Watton in 1839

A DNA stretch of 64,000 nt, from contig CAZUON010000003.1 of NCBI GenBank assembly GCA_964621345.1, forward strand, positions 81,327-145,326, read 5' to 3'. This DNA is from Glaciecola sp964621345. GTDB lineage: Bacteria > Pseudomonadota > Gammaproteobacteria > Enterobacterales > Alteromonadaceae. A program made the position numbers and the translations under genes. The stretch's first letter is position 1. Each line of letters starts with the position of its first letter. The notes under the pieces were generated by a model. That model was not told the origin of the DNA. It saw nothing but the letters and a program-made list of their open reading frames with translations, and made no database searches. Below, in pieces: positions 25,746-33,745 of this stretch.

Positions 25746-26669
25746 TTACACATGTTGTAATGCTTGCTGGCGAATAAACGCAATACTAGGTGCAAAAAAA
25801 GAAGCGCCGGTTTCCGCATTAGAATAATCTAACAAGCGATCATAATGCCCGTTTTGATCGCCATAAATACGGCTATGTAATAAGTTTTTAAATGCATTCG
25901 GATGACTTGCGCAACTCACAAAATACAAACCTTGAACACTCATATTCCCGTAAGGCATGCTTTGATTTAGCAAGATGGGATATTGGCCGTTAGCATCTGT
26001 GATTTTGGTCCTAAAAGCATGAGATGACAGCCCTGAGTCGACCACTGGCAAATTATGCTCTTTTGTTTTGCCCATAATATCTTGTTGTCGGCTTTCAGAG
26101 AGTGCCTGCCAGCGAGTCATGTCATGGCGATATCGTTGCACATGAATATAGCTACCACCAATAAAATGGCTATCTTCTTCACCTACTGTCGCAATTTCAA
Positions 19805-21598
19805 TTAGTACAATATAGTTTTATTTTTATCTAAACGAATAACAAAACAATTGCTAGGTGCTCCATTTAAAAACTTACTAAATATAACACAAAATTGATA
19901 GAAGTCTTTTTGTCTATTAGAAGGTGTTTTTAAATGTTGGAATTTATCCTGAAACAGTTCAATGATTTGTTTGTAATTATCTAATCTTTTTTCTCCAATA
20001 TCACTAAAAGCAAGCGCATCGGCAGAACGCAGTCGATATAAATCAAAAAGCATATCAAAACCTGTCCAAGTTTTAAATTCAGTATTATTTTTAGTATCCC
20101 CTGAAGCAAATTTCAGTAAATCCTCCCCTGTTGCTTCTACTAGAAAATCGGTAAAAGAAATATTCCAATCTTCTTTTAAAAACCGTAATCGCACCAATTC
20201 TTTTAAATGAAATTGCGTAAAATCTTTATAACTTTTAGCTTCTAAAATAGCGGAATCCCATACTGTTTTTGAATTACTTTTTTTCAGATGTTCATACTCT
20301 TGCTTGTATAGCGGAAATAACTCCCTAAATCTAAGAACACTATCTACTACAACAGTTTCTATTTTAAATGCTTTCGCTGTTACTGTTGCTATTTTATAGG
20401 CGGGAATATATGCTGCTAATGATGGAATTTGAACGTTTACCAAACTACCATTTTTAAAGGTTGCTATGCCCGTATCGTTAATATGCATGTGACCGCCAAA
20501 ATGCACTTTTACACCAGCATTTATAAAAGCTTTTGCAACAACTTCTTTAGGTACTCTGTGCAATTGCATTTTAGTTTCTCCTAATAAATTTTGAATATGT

Watton is in the hundred of Wayland, 91 miles from London. The area of the parish is 2,000 acres; the population, in 1831, was 1,027. The town, which is small, is in the midst of a dairy country, from which a considerable quantity of butter is sent to London. There are in the town some almshouses and a clock-tower. The church, which is at some distance from the town, has a round tower with an octangular top ; it is supposed that some parts of the building are as old as the time of Henry I. There is a weekly market on Wednesday, three ancient fairs, and two others of modern establishment. Petty-sessions for the hundred are held monthly. The living is a vicarage, of the clear yearly value of £187, with a glebe-house. There were in the parish, in 1833, a national day and Sunday school, with 120 children, and three day-schools, with 93 children.